Alan Shearer: 'Guardiola’s style here to stay'

Alan Shearer, famous goalscorer for Newcastle United and England, believes Pep Guardiola’s attacking approach is here to stay.

Alan Shearer feels that the Guardiola impact will continue even after he moves on to another country.   -  AFP

Newcastle United and England legend Alan Shearer believes Pep Guardiola’s attacking approach is here to stay. The Spanish coach set off a football revolution in the Premier League since taking charge of Manchester City.

Shearer believes that league rivals have been forced to change tactics and clubs everywhere have embraced his style. He was speaking on the sidelines of PL-ISL Next Generation Mumbai Cup, which features thee English clubs (Southampton, Manchester United, Chelsea), two Indian Super League teams (Bengaluru FC, FC Goa) and Mumbai-based Reliance Foundation Young Champs.

Excerpts:

Q. Manchester City under Pep Guardiola has made the Premier League into a football spectacle, with high-intensity passing and delightful goals. As a goal-scorer yourself, your thoughts?

A. Pep came in and did a magnificent job, he changed the way a lot of teams play football. Now we see teams playing from the back, the goalkeeper at City is as good as any forward on the pitch. Manchester City were tremendous last season — the points they had on the board and the number of goals scored.

He may take up another challenge in another league in future. Will the Premier League teams continue to play this way after Guardiola has moved on?

I think so. When you look (at English football), a lot of clubs want to play that way by building (play) from the goalkeeper. Teams are not kicking long like they did many years ago. I am referring to clubs not just in the Premier League, clubs outside are following this way.

Liverpool FC has done well this season, in the league and elsewhere. Can they be called the best Premier League team ever?

No, if they can win like Manchester United did, like Manchester City have. Liverpool played some phenomenal football this season, but I don’t think you can rate them as the best team ever. If they  win two, three, four league titles, then you can have that (best ever league side) description.

Heading for young players below 12 years is supposed to be dangerous, as per medical studies recently. How do you teach kids to stop heading?

We spoke about the way Manchester City are playing. We want the kids to pass, pass, pass. Something had to be done because they just could not sit back and do nothing. So, this (heading ban for kids) is a start of a long process. Kids rarely head the ball anyway so there is plenty of time to practise when you are older.

You have coached Newcastle United at one time. What are the challenges club coaches face? Is it different when a manager was a former player?

I can only speak for myself. You have to make so many decisions, the more right ones you make the more chances of success. You are only as good as your players. Pressure is huge, completing is different from when you are a player. You take it (pressure) home a lot as manager than when you are playing. A former player might get an extra three-four games (to prove managerial ability). It all boils down to results.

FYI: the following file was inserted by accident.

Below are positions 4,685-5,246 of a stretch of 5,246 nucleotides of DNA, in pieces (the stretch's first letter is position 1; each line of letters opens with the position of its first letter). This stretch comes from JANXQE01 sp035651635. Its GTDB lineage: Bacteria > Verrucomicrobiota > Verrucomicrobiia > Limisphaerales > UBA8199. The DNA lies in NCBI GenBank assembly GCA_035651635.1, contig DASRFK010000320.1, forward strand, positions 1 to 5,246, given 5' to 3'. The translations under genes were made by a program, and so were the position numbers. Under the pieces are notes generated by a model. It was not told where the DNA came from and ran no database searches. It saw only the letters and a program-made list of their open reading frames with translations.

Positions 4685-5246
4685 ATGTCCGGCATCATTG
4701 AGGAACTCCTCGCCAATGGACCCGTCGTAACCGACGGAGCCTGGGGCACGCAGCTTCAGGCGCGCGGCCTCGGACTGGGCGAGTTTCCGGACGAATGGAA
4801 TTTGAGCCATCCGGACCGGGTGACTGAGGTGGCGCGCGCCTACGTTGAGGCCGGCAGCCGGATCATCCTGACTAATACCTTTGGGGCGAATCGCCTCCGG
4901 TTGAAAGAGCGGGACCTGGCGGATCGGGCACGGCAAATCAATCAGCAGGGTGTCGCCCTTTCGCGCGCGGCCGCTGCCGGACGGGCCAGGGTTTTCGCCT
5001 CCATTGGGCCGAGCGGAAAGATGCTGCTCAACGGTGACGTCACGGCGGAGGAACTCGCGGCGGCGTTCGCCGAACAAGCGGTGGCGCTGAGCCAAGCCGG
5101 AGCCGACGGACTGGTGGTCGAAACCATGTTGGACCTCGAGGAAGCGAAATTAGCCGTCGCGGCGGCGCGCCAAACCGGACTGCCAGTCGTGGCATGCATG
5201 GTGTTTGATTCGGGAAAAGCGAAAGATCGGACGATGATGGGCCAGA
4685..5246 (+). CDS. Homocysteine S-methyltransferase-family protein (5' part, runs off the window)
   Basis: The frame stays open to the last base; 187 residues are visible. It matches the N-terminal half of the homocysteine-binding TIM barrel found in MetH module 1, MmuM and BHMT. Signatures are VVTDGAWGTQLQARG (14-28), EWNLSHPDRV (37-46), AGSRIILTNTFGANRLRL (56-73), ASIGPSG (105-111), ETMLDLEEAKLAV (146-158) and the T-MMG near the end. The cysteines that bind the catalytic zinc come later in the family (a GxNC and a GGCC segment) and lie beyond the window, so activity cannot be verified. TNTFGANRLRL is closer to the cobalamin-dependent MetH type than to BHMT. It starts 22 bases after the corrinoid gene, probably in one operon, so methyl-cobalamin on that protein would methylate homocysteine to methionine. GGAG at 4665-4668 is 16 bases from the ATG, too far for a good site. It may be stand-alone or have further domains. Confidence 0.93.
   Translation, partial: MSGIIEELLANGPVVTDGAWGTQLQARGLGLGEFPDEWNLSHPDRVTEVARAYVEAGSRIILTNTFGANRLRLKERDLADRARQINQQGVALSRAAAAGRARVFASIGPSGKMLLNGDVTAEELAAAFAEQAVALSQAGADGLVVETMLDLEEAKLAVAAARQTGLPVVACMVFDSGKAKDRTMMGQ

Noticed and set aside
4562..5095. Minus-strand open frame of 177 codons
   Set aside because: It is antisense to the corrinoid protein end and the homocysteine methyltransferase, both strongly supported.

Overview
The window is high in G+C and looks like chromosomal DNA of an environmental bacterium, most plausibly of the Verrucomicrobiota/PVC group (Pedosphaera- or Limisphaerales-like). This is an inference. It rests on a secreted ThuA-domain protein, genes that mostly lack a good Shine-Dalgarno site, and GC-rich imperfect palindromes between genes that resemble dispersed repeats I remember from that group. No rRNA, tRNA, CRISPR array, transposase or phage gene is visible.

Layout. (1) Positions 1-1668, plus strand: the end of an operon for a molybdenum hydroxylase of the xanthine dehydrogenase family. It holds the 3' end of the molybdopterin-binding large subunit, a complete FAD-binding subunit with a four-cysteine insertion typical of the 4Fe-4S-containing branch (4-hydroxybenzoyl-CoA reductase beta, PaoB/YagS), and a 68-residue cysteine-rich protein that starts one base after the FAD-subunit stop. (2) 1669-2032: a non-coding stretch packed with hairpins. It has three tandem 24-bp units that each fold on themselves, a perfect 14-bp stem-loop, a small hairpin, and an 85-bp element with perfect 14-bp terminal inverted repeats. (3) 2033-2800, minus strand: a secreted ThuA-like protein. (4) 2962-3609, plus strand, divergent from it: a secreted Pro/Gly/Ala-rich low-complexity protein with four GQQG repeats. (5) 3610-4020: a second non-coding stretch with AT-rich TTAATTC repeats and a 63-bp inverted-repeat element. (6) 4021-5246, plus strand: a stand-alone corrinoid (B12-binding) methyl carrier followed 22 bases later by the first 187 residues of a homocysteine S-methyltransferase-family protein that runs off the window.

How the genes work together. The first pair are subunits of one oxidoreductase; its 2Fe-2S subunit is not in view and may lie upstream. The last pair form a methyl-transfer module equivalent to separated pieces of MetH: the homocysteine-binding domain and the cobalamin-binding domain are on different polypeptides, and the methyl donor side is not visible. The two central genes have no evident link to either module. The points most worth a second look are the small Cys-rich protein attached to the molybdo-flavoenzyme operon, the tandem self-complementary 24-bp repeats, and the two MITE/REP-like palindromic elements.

The Next Generation Mumbai Cup is happening, with three England clubs facing three Indian sides here. Your thoughts on the initiative?

The plan is to try and give the kids as much experience for the three club teams to come here and sample India, a different culture, a different weather. The coaches here can interact with the England club coaches so it will be beneficial for both sides. I did not have anything like that as a kid. I would have loved to come to a country like this, be away from home and learn how other people live, learn on and off the pitch.

England won the FIFA U-17 World Cup 2017 here. Performers from that squad are finding that breaking into the first team at their club is tougher than expected, at the Premier League level.

The clubs desperately trying to get the right results. The pressure is huge on managers and on players, they want to stay in the Premier League and be successful. I always believed that if you are good enough, you will find a way through to make it to the first team.

Jadon Sancho, from that England U-17 World Cup team, took a different path to first-team football by signing for Borussia Dortmund. Do you think that is way for other young players struggling to get into club main team?

It is an option, because Sancho chose to do it and is very successful at Borussia Dortmund. I feel in the coming years others will look to do that. We all want to play, be regulars and play every single week.

Gareth Bale made news in England leaving Manchester United for Real Madrid. Now he is in news again with Real manager Zinedine Zidane trying to offload him, but not able to since Bale scores crucial goals...

He has had an unbelievable career at Real Madrid. I was surprised that there was talk of him leaving. Bale has suffered a couple of injuries, but if you see what he has achieved there and important goals scored, I am surprised that they (Real Madrid) want to let him go.

Will he open the doors for top England players to compete in the La Liga?

I would not be surprised if that happened, we now have talent in the England team and the big clubs will surely come calling. A lot of our big players are with huge clubs in England, who pay huge money and are hugely successful. Premier League teams did well in the UEFA Champions League last year and players will go where they have a chance to win trophies and be successful.

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